By Calvin A. Omolo
In the past 50 years, the world has experienced a technological revolution. Tasks that used to require human direction can now be easily be completed by machines. However, when it comes to health, despite the promise that technology holds for healthcare providers, their organizations, and patients, there has been slow absorption and introduction of technology.
Many people are still amazed to find out that archaic communication methods such as pagers and faxes are still extensively used throughout the healthcare industry. This begs the question, why is it has taken so long for technology to transform how healthcare is delivered?
There are several underlining factors that retard the progress of technology in health. The introduction of technology in healthcare is not a novel idea; robots have been proposed to assist surgeries and fitness wrist wearables are gaining momentum, automated teller machines for over the counter drugs are being introduced.
However, there are several hurdles such as privacy of health records which prevents the main stream use of these technologies. We have seen reports where service companies have been hit by hackers and customer sensitive data exposed. Interestingly rarely its heard of hospitals or healthcare centers being hit. This has been attributed to old school way of keeping data records.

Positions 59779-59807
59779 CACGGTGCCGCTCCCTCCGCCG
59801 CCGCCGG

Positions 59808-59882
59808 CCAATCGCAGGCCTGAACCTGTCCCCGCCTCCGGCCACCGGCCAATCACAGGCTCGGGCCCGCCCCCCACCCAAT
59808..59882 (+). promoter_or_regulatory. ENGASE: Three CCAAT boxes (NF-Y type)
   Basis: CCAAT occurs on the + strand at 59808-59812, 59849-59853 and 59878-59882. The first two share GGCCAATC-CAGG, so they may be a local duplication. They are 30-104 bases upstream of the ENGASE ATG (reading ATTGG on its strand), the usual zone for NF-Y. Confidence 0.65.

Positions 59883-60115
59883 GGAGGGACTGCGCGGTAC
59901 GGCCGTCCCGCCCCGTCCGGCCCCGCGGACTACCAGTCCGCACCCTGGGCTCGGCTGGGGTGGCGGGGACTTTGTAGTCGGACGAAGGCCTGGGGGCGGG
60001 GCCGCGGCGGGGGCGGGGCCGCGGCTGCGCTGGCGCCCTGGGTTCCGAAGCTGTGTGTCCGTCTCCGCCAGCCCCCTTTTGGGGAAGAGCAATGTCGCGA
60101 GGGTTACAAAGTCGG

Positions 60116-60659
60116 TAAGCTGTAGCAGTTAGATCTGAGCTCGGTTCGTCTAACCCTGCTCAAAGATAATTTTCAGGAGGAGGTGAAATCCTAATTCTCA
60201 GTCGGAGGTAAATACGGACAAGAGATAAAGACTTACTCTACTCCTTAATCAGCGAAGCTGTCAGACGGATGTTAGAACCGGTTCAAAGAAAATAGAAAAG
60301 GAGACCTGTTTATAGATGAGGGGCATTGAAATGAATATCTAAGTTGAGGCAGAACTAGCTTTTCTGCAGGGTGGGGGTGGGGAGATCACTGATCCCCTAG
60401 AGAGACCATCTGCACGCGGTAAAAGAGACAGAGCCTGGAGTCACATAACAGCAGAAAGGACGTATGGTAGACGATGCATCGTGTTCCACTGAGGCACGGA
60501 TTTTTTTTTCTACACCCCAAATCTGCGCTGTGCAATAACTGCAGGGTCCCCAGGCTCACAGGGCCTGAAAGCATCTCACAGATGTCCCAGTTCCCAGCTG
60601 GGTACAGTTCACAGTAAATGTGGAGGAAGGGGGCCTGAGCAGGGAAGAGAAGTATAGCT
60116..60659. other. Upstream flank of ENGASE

Technologies like fitness wrist wearable like FitBits seemed to be popular when the innovation was introduced to public. However recent studies by Accenture survey indicated that 53 percent of respondents in the survey noted that they wouldn’t be willing to wear technology that tracks vital signs or fitness and lifestyle. Their reasons were their data can easily be accessed and of late wrist fitness wearables sales are slowing down.
Other causes for difficulty in absorption of technology in health industry has been tough regulations as many healthcare entrepreneurs are often required to freeze their developments until they get regulatory approval. This approach discourages most innovators to venture in healthcare thus slowing down innovative disruption in health. Apple earlier in 2018 announced Apple Watch Series 4 and confirmed that the new device would bring ECG features.
Apple Watch series 4 device has features such as fall detection and 3 new heart monitoring capabilities that include low heart rate alert, heart rhythm detection, and a personal electrocardiogram (ECG) monitor. However, the company had to apply for approval from U.S. Food and Drug Administration (FDA) before market introduction. On September 12th, 2018 despite Apple being the most valuable company in the world this was their first FDA approved product. The watch was approved as a class 2 device and failing to get class 3 device FDA approval that requires a more rigorous review process.
Creating an innovative tool or app that can help doctors and patients isn’t enough. These products must also be monetized. In health care, that proves difficult. Patients, physicians, hospitals and insurance companies long for the benefits and value of new technology. However, each think someone else should pay for it. Further, entrepreneurs must understand the financial difficulties are inherent in health care’s current fee-for-service payment model.